Marauder Cars History
|Production||1950–1952 15 made|
|Body style||2-door convertible 2-door coupé|
|Engine||Rover 2103 cc straight 6 (A model) 2392 cc (100 model)|
|Transmission||4-speed manual with optional overdrive|
|Wheelbase||102 in (2591 mm)|
|Length||166 in (4216 mm)|
|Curb weight||2,576 lb (1,168 kg)|
|Designer(s)||George Mackie, Spencer King, Peter Wilks|
The components it used, and the personalities behind it. The Marauder story actually began with the formation of Wilks, Mackie & co. in 1950, though the thinking behind it dates back to the Rover special racing car. This had been designed on a real financial shoestring by Peter Wilks, Spencer King and George Mackie, all of whom worked for Rover. Having succeeded with this car, the three decided to set up their own company.
King opted to stay with the Rover concern (he is now Deputy Chairman of B.L. Technology), while Wilks and Mackie left to design the new car. As they all had had a great deal of involvement with the birth of the new P4 Rover 75 luxury saloon, it was decided to build the Marauder around that car's chassis and running gear, and to evolve a sporting tourer body in which some 75 body panels would also figure. If the Marauder, therefore, reminds the reader of a Rover 75 with its roof chopped off and the bonnet lengthened, he should not be at all surprised. Mechanically, in fact, there were many minor differences, including the use of a separate remote control gearchange and the fact that the engine/transmission assembly was moved back along the chassis, but one major change was that the wheelbase itself was shortened from 9ft. 3in. to 8ft. 6in. Initially, the car was to be assembled at Dorridge, near Birmingham, in the premises of Richard Mead's body-building factory, and this concern was also responsible for the first four bodies; Abbey Panels of Coventry built the rest, which were unfortunately somewhat heavier than the originals, which did nothing for the performance.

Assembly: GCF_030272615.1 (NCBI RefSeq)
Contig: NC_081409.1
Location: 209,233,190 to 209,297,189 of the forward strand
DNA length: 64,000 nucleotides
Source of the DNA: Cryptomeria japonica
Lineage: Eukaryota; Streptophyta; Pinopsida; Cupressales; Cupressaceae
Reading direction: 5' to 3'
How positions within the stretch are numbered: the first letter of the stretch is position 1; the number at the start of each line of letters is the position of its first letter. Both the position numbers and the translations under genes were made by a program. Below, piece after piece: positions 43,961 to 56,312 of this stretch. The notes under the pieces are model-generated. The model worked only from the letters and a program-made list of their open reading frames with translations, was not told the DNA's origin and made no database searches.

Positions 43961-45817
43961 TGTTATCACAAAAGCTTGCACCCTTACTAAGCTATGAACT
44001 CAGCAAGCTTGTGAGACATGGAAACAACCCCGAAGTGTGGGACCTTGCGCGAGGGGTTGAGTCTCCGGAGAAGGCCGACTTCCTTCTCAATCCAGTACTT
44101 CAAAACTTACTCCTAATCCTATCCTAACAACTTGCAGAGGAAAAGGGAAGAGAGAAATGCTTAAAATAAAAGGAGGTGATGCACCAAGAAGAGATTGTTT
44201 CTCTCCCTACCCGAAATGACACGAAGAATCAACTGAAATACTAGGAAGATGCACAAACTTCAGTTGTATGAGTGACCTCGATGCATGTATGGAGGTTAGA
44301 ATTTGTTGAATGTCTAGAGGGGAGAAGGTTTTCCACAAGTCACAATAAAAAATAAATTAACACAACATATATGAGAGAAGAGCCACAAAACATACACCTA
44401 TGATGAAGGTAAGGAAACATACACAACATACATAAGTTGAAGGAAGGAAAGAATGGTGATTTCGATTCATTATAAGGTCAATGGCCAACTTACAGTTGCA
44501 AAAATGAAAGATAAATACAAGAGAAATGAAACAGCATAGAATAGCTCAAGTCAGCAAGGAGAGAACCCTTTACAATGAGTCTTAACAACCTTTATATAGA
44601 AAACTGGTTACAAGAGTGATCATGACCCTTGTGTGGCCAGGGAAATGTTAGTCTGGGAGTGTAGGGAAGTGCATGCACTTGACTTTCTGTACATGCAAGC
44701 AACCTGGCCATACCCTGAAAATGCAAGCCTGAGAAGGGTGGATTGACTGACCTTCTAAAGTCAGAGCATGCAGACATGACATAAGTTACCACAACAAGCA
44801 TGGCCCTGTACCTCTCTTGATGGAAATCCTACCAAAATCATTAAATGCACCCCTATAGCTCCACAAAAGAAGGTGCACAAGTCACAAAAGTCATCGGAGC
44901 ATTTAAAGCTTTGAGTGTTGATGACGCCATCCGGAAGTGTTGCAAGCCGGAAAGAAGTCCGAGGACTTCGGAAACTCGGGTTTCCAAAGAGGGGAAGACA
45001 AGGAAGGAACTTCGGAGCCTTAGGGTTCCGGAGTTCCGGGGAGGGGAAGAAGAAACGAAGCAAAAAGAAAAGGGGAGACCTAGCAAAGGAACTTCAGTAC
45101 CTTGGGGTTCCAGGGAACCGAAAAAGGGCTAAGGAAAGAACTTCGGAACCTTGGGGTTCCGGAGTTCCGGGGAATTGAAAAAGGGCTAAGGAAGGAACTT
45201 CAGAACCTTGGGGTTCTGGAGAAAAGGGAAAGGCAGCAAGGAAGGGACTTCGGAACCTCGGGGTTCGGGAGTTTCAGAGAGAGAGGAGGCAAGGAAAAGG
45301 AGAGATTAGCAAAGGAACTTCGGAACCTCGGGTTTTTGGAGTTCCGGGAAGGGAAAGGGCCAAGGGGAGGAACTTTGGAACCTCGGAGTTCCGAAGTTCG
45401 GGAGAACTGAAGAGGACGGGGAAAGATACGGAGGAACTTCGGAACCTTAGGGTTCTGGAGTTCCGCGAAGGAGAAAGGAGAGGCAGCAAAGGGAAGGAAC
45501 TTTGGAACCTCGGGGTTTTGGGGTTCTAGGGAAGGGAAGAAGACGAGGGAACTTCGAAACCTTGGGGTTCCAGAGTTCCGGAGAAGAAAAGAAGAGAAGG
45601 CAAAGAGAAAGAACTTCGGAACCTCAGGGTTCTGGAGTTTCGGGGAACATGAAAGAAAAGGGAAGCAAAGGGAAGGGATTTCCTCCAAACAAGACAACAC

The Marauder, in truth, never achieved the sales its sponsors had hoped, and in later years they also admitted to persistently underpricing the machine to generate more interest. A move was made from Dorridge to new premises in nearby Kenilworth at the end of 1951, but it was all too late, as no profits were being made. Rapid price increases could do nothing, and the firm closed down in 1952. Peter Wilks and George 1952 Mackie both eventually returned to work at Rover, where Peter Wilks eventually became technical director, responsible among other products for the P6 Rover 2000, and with overall responsibility for the Range Rover, but there was never another attempt by the trio to build a replacement for the Marauder.
Engine and transmission: Six-cylinders, in-line, with pushrod operated overhead inlet, and side exhaust, cylinder head, built by Rover. Bore, stroke and capacity
65.2 x 105mm., 2103cc. Maximum power 80bhp (net) at 4200rpm.; maximum torque 1101b.ft at 2500rpm. Four-speed manual gearbox with freewheel or optional Laycock overdrive, in unit with engine. Spiral bevel final drive.
Chassis: Front engine, rear drive. Separate pressed-steel chassis frame, with box section sidemembers. Independent front suspension by coil springs and wishbones. Worm and nut steering. Suspension of rear live axle by half-elliptic leaf springs. Frontand rear drum brakes.
Bodywork: Coachbuilt, in steel and some light-alloy panels, in two-door two/three-seater open sports tourer style. First cars by Richard Mead, others by Abbey Panels of Coventry. Length 13ft. 10in.; width 5ft. 6in.; height 4ft. 6in. Unladen weight 28851b. (31001b. with Abbey Panels bodyshell).
Performance: (Early car): Maximum speed 89mph. 0-60mph 18.4sec. Typical fuel consumption 24mpg.
Note: From spring 1951, there was also a '100' specification, in which the engine was enlarged to 2.3-litres and given a triple-SU carburettor layout. One car was built like this, and a further example was subsequently converted.